• Middle Case. Based on projections from the Congressional Budget Office. CBO projects M-CPI to grow by 3.7% per year, and CPI-U by 2.4% per year.

 

  • High Case. Based on projections from 2016 CMS Medicaid Actuarial Report.  From 2019 onward, this report projects M-CPI to grow by 4.2% per year, and CPI-U by 2.6% per year.


In short, the lower the cap growth rate, the more severe the Medicaid cuts will be.

Table 1 above  demonstrates that for any projection of the bill’s cap growth rates, the BCRA will lead to significant funding shortfalls for older adults, adults with disabilities, and non-disabled low-income children under age 19  in Colorado. The end result is that the state will be left with severe funding shortages, forcing Colorado to cut eligibility, provider rates, or covered services—or very likely all three. Moreover, many of Colorado’s most vulnerable citizens will be left without access to the critical health care and long-term services and supports—like help with toileting, bathing, dressing, and eating—they rely on. Cutting between $23 billion and $45 billion from Colorado’s Medicaid program is not the way to go.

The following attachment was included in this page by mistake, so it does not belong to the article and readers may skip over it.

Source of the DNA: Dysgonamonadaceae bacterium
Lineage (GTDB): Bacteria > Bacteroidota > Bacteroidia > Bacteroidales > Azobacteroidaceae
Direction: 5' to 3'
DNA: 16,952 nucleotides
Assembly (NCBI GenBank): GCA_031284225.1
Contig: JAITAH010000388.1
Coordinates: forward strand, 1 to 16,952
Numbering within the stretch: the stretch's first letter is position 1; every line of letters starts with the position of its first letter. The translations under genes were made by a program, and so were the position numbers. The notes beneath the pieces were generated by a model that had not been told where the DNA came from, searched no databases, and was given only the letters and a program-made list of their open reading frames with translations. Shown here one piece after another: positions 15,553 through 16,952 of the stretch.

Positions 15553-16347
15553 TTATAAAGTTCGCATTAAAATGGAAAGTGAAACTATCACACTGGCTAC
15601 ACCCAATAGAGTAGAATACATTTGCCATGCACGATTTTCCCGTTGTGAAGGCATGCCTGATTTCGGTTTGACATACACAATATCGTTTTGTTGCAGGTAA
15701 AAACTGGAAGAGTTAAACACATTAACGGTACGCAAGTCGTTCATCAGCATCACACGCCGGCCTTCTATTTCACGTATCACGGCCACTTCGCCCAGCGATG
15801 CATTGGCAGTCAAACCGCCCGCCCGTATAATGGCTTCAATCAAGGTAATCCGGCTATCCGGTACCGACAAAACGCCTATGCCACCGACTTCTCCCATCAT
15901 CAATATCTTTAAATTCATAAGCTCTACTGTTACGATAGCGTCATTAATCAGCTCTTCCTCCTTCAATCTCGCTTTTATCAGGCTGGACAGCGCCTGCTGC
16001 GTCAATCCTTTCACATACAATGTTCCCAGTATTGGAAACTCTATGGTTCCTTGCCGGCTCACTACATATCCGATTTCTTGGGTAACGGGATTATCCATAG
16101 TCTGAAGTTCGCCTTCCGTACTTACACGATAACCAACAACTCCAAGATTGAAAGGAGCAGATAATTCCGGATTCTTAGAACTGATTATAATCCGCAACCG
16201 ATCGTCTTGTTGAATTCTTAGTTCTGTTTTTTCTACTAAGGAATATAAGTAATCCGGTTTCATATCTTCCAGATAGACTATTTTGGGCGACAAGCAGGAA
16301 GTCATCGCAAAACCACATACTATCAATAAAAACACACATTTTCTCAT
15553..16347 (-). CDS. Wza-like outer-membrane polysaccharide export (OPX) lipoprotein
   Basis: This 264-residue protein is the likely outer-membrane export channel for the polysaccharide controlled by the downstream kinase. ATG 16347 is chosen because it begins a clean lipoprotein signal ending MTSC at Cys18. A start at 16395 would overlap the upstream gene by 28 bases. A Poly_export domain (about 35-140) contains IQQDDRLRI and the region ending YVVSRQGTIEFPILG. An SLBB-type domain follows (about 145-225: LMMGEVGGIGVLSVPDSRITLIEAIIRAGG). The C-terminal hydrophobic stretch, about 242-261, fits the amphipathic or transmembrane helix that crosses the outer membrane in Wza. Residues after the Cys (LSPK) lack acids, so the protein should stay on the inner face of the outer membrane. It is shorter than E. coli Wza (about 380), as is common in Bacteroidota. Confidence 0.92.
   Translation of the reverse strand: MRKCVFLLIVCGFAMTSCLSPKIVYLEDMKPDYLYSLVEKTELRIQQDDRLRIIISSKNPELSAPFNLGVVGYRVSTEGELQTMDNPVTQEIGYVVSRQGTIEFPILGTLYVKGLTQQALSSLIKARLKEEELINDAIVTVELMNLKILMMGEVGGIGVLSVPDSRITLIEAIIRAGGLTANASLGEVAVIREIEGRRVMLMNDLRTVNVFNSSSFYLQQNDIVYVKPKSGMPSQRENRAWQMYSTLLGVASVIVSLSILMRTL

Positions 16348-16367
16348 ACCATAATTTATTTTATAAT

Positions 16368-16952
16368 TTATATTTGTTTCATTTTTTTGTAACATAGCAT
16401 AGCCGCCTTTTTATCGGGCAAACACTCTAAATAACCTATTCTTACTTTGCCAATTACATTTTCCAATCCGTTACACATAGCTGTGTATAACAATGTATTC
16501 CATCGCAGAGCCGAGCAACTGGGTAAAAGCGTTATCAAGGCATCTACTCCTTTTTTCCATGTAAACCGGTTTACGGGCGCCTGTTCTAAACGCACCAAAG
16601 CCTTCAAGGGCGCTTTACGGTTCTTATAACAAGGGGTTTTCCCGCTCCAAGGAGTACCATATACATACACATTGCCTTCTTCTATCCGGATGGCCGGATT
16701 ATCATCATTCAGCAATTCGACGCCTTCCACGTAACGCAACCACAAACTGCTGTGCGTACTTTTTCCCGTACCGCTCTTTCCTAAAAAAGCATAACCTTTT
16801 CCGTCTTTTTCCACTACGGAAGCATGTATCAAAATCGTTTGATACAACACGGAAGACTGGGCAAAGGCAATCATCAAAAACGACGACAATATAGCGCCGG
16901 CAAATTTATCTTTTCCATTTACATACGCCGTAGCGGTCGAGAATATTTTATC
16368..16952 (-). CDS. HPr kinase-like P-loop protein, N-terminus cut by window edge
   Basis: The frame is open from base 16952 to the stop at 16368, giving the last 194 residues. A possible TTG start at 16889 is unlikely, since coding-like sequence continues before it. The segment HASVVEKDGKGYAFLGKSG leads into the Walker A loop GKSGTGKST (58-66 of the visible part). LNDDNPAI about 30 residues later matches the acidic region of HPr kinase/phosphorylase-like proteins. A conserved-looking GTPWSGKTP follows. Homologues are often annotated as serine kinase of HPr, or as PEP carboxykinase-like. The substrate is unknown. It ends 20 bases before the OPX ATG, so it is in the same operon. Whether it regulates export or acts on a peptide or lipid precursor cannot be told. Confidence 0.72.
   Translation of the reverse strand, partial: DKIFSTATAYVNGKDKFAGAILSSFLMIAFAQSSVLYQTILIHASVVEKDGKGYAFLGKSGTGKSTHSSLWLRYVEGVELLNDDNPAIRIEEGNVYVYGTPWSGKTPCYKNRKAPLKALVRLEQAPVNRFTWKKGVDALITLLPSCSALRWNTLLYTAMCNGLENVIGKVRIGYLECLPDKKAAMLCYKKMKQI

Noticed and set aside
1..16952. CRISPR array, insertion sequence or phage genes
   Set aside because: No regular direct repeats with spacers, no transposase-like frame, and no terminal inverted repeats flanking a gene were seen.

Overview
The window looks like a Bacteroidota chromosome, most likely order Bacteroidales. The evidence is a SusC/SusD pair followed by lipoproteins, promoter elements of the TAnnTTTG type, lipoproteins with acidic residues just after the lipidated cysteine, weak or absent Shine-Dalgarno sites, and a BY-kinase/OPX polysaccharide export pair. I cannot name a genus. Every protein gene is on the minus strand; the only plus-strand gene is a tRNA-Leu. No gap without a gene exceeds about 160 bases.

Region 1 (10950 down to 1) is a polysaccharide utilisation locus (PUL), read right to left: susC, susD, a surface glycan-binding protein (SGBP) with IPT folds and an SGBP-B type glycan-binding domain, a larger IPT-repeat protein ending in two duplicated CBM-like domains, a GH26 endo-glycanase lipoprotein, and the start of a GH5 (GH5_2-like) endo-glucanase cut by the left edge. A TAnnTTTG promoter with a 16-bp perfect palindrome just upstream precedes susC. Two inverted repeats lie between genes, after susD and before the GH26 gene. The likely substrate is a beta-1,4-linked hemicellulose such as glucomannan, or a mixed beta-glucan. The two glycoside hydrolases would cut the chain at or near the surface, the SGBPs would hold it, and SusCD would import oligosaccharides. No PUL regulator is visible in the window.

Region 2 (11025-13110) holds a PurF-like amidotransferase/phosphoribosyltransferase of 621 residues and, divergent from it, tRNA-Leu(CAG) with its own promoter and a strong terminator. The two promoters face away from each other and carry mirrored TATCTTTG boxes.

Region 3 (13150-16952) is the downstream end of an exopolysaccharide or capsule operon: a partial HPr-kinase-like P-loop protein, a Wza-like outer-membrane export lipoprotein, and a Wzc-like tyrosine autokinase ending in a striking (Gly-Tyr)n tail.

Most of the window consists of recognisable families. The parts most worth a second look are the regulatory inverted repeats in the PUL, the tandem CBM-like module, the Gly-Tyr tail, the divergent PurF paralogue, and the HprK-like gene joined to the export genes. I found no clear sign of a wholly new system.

Susan Reinhard is a senior vice president at AARP, directing its Public Policy Institute, the focal point for AARP’s public policy research and analysis. She also serves as the chief strategist for the Center to Champion Nursing in America, a resource center to ensure the nation has the nurses it needs.

 

 

 

Jean Accius is vice president of livable communities and long-term services and supports for the AARP Public Policy Institute. He works on Medicaid and long-term care issues.

 

 

 

 

Lynda Flowers is a Senior Strategic Policy Adviser with the AARP Public Policy Institute, specializing in Medicaid issues, health disparities and public health.

 

 

 

Ari Houser is a Senior Methods Adviser at AARP Public Policy Institute. His work focuses on demographics, disability, family caregiving, and long-term services and supports (LTSS).